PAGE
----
Some Final Thoughts on the 2018 #FemGeniusesinBerlin

IMG_8271It’s been a while since I contributed to “Some Final Thoughts.” So, bear with me, please, as I shake some of the rust off.

Despite earning tenure and promotion to Associate Professor this spring, this year had its rough spots—some worse than others, especially the death of one of my closest aunts. Because of that, a few people—some who I thought were close to me and others who I knew weren’t—recommended that I cancel this course. In some strange way, I’m glad they did, because it reminded me of two very important things:

  1. A lot of people who compliment me on this course have no idea what it is, what it does, and/or what it means—not just to me but to my students and my friends and comrades in Berlin.
  2. This course means a lot to me and my students and my friends and comrades in Berlin.

My faith in the course was rewarded by a great group of students. They were thoughtful, kind, patient, interested, curious, and outright hilarious. I had so much fun with them, and I miss them already even though it’s only been one week since the course concluded. I could fill this page with memories:

  1. Charles declaring, “Those two left at the same time.”
  2. Me and Charles, singing, “If you liked it, you shoulda put a ring on it.”
  3. Laila’s hilarious faces and hand gestures—I wish I could type the sound she made to complement her monster face and hands.
  4. Dana’s and my “cheese fight.”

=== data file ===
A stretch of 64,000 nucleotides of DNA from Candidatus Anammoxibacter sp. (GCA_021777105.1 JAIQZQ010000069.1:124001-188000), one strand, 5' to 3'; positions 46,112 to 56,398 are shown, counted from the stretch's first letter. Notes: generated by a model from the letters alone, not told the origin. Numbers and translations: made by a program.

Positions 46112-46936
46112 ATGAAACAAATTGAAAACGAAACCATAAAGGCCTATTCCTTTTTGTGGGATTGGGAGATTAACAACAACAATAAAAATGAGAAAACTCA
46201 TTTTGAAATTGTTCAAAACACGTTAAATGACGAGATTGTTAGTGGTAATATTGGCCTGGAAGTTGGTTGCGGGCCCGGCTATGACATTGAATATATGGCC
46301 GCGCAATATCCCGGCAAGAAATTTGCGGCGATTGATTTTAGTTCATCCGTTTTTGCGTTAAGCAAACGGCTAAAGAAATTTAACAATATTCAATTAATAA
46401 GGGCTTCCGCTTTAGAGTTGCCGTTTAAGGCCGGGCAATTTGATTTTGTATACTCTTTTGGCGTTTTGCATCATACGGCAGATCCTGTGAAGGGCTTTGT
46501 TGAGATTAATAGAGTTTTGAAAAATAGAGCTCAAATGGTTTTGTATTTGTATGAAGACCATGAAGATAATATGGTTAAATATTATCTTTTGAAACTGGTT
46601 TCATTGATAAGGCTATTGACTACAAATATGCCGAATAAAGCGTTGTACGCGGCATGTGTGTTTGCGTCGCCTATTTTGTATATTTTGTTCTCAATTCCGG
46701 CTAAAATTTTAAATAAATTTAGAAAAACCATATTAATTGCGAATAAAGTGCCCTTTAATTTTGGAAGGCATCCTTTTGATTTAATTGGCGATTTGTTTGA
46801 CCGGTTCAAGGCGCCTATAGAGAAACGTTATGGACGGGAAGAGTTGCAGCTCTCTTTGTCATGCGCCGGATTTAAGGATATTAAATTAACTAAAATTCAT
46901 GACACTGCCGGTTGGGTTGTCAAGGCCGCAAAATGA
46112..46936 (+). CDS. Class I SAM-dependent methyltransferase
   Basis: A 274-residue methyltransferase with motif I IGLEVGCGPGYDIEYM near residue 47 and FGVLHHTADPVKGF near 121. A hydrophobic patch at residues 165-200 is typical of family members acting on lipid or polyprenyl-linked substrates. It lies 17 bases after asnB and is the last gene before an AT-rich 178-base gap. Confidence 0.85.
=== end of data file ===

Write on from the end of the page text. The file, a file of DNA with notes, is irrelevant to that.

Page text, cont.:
5. Our first long-distance trip in the course.
  6. Izzy’s visit.
  7. The constant references to John’s future run for Senate.
  8. Sarah’s broad-shouldered dinner jacket.
  9. The search for mom jeans and the finding of a pair “in pristine condition.”
  10. Dereka’s new nose ring.

And as always, we had such a great time with and learned so much from everyone in Berlin who gave their time and energy to the course. Best of all, I think everyone knew just how much we appreciated them, because these students made every effort to ensure that from start to finish. If you haven’t yet, please check out the student podcasts (index below) and share them with anyone you know who may be interested in what we study here.

2018 FemGeniuses in Berlin Podcast Index:
Click here to view a slideshow, and follow us on Instagram and Twitter to see more pictures and videos!

Jewish History & Culture Walking Tour and the Gedenkstätte Deutscher Widerstand” by Noah Shuster
ReachOut Berlin” by Madi Doerre
Examining German Colonialism” by John B. Capers, Jr.
Joliba Interkulturelles Netzwerk” by Laila Marshall
Romanja Power and Cultural Preservation at the RomaniPhen Feminist Archive” by Anna Wermuth
Talking Feminisms on Reboot.FM” by Sarah Leve
1968 and The Berlin Wall” by Abby Williams
Initiative in Memory of Oury Jalloh” by Charles Meyer
The Queer Berlin Walking Tour and Visit to the Schwules* Museum” by Dereka Thomas
LesMigraS” by Diana Muñoz
Street Art & Graffiti Walking Tour and the Urban Nation Museum” by Zoë Frolik